Karma

By Faith Ellestad

You talk about your dirty tricks.  I was stumbling into my dorm late one Saturday night when I felt a tap on my shoulder and saw a finger beckoning me over.

“Past curfew, aren’t you?” asked a cheerful male voice, although it didn’t really strike me as a question. I looked up and recognized Mr. Bell, one of the Drama teachers, standing just inside the door.

“Maybe a little,” I said carefully, trying to sound as though I hadn’t recently imbibed several beers. “Is that a problem?”

This was no idle question. I had just enrolled in my fourth college, the result of a number of flunk-outs and other episodes of non-exemplary behavior in previous halls of learning.  I knew I had few academic options left and couldn’t afford to blow this one. I waited.

“That depends.”

“On what?” I asked warily.

“I won’t report you if you agree to audition for our Spring Play.”

Oh, God! This situation was getting worse by the minute. The Spring Play was the Drama Department ‘s talent showcase, and I had absolutely no desire to be involved. The only acting I’d ever done was trying to talk my way out of trouble.

“But I’m not a drama major, and I haven’t ever been in a play,” I objected.

“Your choice.  I need actors, and you need to not get reported. What do you say?”

I really had no choice. And my head was starting to hurt.

“OK, I’ll do it. When should I be there?”

“Monday evening 6:30 in front of the stage.  I’m counting on you.  See you then.”

“See ya”.

I walked slightly unsteadily up two flights of stairs to my room, relieved that I had dodged a disciplinary bullet.  And since I couldn’t act, Mr. B wouldn’t want me in his play. I would keep my promise, be rejected, my debt would be paid, and I would be off scot-free. I fell into a relieved sleep.

Sunday morning found me at Mass (required), clinging to the pew ahead, suffering from a throbbing hangover –turned-migraine, and consumed by anxious, definitely non-pious thoughts.  What if I embarrassed myself in front of Drama people?  What if he turned me in when I failed my tryout? Worse yet, what if he made me be in the play anyway, just to punish me?  I decided to skip breakfast.  I wasn’t well.  I had been played, so to speak. I blamed myself.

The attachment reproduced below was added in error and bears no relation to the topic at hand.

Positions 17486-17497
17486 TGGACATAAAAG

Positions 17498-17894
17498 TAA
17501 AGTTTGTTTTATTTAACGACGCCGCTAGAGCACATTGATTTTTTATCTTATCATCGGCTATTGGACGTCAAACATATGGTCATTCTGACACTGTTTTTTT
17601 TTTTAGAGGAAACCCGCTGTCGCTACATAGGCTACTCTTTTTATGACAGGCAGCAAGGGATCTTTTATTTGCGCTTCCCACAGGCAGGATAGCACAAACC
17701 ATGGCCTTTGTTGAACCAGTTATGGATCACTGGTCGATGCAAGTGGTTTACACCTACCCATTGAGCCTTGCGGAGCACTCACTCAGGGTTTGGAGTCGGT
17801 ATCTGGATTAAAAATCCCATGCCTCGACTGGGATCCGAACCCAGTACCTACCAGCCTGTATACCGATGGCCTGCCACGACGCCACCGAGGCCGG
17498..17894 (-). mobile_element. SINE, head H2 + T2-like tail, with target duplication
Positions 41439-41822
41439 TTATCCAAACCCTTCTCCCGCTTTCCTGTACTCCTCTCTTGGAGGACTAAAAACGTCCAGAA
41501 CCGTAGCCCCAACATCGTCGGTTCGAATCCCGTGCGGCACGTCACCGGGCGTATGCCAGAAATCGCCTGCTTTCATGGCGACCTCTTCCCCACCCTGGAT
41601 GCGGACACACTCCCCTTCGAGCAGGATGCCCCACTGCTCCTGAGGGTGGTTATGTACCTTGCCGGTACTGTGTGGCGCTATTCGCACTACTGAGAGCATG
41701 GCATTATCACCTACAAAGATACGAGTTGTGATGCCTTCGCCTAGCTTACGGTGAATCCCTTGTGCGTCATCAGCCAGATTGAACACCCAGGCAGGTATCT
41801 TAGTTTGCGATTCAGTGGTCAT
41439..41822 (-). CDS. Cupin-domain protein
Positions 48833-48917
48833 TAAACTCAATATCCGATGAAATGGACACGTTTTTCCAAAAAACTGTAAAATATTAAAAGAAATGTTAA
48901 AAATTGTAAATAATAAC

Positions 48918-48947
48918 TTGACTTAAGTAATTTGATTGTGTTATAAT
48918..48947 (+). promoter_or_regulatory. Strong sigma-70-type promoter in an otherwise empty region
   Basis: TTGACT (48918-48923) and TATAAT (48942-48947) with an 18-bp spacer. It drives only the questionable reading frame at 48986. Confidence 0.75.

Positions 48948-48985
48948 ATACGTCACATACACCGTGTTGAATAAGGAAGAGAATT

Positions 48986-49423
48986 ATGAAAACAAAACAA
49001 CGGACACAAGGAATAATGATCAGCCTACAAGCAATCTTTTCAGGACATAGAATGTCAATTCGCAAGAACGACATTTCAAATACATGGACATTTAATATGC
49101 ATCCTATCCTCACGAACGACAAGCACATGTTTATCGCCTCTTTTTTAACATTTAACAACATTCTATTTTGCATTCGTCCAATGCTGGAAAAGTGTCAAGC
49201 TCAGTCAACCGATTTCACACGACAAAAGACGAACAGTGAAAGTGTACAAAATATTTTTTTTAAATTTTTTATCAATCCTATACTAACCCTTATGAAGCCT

Promptly at 6:30 Monday night I presented myself to the Drama department try-out judges.  The play I was hoping to avoid was nothing I had ever even heard of, a Theater of the Absurd work, The Bald Soprano by Eugene Ionesco. Well, the absurd part was already evident.  All the other students waiting to try out were obviously drama majors with acting experience. Not me.  Except for dressing up as George Washington for the Girl Scout parade, I was experience-free.

Me in my George Washington attire.

The panel of judges assigned me to audition for the part of Mrs. Martin, the wife of Mr. Martin who, I was told, headed up an unusual British family. Someone handed me a script with my lines highlighted in yellow. There certainly seemed to be a lot of them. Voice-quaveringly nervous, I tried hamming it up to emphasize my lack of talent, but to my horror, the judges were amused by my performance and chose me to play Mrs. Martin. It was then I realized the extent of my punishment.  Mrs. Martin was the lead role.

Deanna, the senior Drama major who always auditioned for the lead, and usually got it, shot me a venomous look as she received the supporting role of housekeeper. Was it my fault that I had discovered my inner cockney, and used that accent to read my lines?  I thought it would be cringe-worthy, but unfortunately, Mr. Bell thought I was hilarious. It was Theater of the Absurd, after all, and he let me know that his expectations were high. I would be at every practice, would learn my lines quickly, appear for costume fittings and help backstage.  In other words, I would have no life but theater for the next month.